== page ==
Seeing children pray out loud in school changed me

Prayer, especially those said out loud together, is something that should never be pushed to the side, no matter how busy we are.

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Somewhere along the way, during my time as a full-time work-from-home mother of four, juggling all of the school runs and the lunch packing and the laundry folding and the toilet scrubbing and the never-ending trips to the grocery store (seriously, why is this all my life consists of ??), I lost sight of something that used to be very important to me:

I lost sight of my prayer life.

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Prayer was once a very vital part of my life. Growing up, one of my most beloved possessions was my Missal for Mass—my parents gifted it to me for my First Communion, and I know that back then, it was a huge financial sacrifice for them to be able to afford that. I’ll never forget the feel of the smooth leather under my hands as I flipped through the pages, or the way the plastic edges accommodated all of my favorite prayer cards. I loved all of my daily prayers and I continued my habit of praying every day well into college, where I made time every morning and night to read prayers out of my “little blue book.” I found solace in their words and comfort in their promises.

But slowly, over time, much like my ability to fit into a size below double digits, I stopped praying. It was never anything deliberate, but rather letting go of something that didn’t feel like it fit in my life anymore. Praying? Nobody got time for that. I told myself that as a mom, my life is a walking prayer as opposed to actually sitting and praying out loud.

A few—or ten—years passed and I hit a point in my life where we encountered some losses. I went through my first miscarriage, mourning what would have been our fifth baby, and we had a death in the family that really sent many of us reeling in shock. The day I learned about my cousin’s death was also the day that I visited my oldest daughter at her school, where she was celebrating being the special “star” student of the week. My youngest child and I brought in donuts to the class, and while we were there, we witnessed something that brought me to tears right there in the back of the classroom, something that made me realize how very wrong I had been for letting prayer slip from my life.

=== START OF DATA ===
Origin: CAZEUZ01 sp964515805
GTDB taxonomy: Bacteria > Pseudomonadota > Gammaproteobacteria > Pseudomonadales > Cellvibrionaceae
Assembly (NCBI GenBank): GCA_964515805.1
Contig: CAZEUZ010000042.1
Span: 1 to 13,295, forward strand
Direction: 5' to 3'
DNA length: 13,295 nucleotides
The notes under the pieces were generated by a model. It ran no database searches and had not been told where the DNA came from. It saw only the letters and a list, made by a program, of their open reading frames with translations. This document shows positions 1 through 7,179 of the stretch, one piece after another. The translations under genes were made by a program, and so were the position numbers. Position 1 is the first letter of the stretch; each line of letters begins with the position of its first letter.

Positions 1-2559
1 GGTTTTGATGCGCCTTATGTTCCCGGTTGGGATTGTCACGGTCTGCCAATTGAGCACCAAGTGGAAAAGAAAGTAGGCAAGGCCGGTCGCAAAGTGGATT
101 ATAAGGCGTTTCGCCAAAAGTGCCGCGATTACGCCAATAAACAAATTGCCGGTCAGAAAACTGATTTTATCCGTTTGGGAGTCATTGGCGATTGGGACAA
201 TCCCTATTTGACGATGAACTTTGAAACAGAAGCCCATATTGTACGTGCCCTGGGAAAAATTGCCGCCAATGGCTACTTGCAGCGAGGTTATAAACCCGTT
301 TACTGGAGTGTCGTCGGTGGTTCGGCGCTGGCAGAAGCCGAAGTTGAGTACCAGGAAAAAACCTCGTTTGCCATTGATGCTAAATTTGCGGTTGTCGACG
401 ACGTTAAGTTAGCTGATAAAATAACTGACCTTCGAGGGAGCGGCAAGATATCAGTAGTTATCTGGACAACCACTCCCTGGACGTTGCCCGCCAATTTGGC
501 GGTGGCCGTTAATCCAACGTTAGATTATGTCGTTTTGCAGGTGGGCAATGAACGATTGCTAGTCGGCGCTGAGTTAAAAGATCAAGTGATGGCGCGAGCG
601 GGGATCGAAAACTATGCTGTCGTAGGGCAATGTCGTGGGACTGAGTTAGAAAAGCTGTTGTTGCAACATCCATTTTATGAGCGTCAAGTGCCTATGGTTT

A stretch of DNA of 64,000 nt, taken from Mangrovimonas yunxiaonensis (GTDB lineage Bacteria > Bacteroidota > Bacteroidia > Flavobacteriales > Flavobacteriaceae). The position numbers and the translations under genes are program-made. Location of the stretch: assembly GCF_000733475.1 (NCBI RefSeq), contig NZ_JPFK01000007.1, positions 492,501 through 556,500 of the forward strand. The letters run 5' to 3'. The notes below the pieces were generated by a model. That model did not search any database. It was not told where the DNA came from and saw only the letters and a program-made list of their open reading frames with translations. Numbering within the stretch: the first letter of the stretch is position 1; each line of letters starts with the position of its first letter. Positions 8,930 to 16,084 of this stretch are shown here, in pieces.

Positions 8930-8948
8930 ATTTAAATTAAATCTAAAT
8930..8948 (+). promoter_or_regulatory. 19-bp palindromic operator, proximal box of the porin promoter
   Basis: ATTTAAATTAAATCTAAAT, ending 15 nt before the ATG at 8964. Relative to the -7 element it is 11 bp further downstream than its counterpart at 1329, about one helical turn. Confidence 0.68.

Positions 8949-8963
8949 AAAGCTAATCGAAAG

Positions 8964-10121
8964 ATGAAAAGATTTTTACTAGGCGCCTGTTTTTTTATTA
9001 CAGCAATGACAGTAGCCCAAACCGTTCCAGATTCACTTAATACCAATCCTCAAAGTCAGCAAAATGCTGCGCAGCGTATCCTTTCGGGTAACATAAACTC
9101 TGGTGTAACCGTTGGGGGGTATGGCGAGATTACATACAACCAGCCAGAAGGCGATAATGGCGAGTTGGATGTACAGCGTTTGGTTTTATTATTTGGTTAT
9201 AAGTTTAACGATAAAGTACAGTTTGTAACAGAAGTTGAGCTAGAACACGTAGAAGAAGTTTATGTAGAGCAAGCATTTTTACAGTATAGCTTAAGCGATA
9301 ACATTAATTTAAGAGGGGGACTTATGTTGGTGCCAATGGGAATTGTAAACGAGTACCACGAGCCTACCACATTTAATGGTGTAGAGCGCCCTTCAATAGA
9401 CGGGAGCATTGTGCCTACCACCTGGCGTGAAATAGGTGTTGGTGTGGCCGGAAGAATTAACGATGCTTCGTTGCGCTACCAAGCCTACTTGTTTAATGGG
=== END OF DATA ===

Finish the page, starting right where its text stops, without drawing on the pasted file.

As I stood back, pouring cider and organizing donuts, the teacher started prayer time, and 24 eight-year-olds took turns saying their prayer intentions out loud. My own daughter stood tall, eyes closed, as she prayed for my cousin and our family, and the entire class raised up her intention in prayer. Each student went around the room saying their own prayer intention and when a little boy broke down in tears that his aunt had passed away, several students got out of their seats, crossed the room to embrace him, and then the entire class said extra prayers for both him and his aunt.

Seeing those students all join together and raise their voices in prayer reminded me that collective prayer—out loud—has power.

I was blown away.

Here I was, a 30-year-old woman pretending that I was “too busy” or “too good” for taking five seconds out of my day to actually pray out loud, and I witnessed a group of kids put into literal words the power of prayer.

MORE TO READ: Sending my kids to religious school helped me reconnect with my faith

Seeing those students all join together and raise their voices in prayer reminded me that collective prayer—out loud—has power. Standing in the presence of that prayer, I felt its palpable weight in the room, and I knew that I was being shown the power of what happens when we join our voices in prayer.

With prayer, and especially prayers said out loud together, we join our voices together in times of sorrow, in times of gratitude, and in times of love and hurt.

Since that day, the day I learned from a room full of third-graders that we are never too busy for prayer, I’ve been trying harder to make prayer a part of my life again. From the smallest whispers under my breath when the four-year-old is trying my patience again, to the list of what I am thankful for anytime I feel the stirrings of discontent, to the nightly prayers we are saying as a family, I am feeling, for the first time in a long time, the power of prayer again.

I may have forgotten what prayer used to mean to me, but now that I have it back in my life, I don’t ever want to let it go. Because with prayer, nothing is off limits—I love hearing my kids pray for spelling tests and the poor in the same breath.

With prayer, and especially prayers said out loud together, we join our voices together in times of sorrow, in times of gratitude, and in times of love and hurt. And that is something that should never be pushed to the side, no matter how busy we are.

 

Chaunie Brusie
Chaunie Brusie

Chaunie Brusie is a labor and delivery nurse turned writer. She’s the author of “Tiny Blue Lines: Preparing For Your Baby, Reclaiming Your Life, and Moving Forward in an Unplanned Pregnancy,” and a mom of four who lives in Michigan. Find her at tinybluelines.com.

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